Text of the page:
It used to be that statements made before private bodies were not absolutely privileged under Civil Code section 47(b). This meant that statements made at a judicial commission at a private medical society were not absolutely privileged, for example.
Noting a gap in the law, the California legislature made it such that statements made "in the initiation or course of any proceeding authorized by law," and reviewable by mandamus would be absolutely privileged. Civ. Code 47(b)(4).
In order for a proceeding to be reviewable by mandamus three elements must be present:
- a hearing is required to be given;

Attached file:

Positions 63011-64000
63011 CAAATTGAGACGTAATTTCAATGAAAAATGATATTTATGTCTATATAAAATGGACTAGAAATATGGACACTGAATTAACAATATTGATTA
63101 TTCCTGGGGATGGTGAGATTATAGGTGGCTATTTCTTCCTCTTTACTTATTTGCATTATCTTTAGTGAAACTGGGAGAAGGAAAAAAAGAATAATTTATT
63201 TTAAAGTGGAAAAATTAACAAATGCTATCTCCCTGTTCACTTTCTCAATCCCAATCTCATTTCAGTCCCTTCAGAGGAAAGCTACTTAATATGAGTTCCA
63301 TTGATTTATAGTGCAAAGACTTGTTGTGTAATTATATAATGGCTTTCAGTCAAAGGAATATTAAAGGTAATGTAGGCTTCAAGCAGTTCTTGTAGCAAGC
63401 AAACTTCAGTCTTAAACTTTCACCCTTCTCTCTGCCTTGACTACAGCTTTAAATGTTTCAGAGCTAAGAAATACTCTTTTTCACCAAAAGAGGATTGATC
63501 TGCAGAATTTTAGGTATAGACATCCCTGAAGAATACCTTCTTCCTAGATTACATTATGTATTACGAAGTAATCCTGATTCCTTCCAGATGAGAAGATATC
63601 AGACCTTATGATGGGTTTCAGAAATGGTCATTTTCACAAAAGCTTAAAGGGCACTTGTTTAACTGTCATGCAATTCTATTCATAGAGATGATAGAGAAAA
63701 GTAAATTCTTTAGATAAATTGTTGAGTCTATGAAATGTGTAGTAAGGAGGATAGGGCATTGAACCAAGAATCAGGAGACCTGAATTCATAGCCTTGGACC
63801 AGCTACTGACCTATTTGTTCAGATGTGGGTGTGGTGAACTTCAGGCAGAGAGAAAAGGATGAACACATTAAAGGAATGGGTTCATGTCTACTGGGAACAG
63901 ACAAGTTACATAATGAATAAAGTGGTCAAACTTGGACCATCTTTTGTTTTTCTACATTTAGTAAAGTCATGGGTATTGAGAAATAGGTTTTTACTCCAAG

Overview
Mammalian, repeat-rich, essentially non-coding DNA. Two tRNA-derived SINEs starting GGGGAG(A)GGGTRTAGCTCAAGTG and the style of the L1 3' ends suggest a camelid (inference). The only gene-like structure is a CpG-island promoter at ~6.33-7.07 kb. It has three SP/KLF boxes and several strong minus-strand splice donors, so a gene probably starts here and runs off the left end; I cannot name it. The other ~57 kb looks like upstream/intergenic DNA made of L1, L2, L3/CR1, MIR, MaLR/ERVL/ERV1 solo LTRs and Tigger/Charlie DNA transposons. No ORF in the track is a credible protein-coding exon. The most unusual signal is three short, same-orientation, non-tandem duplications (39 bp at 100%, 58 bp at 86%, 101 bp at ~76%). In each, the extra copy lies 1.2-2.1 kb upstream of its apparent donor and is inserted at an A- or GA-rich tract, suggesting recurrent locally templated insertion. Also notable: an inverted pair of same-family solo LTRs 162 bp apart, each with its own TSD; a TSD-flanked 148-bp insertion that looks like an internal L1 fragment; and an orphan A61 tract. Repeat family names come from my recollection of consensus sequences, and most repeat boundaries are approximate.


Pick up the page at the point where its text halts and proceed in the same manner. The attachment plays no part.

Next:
- evidence is required to be taken; and
- discretion in the determination of facts is vested in an inferior tribunal, corporation, board, or officer are present.
This means that statements made during grievance proceedings pursuant to collective bargaining agreements could be absolutely privileged.
This change in the law was important because it broadened the scope of the absolute privilege to quasi-judicial proceedings, which had previously not been seen by the courts as "official."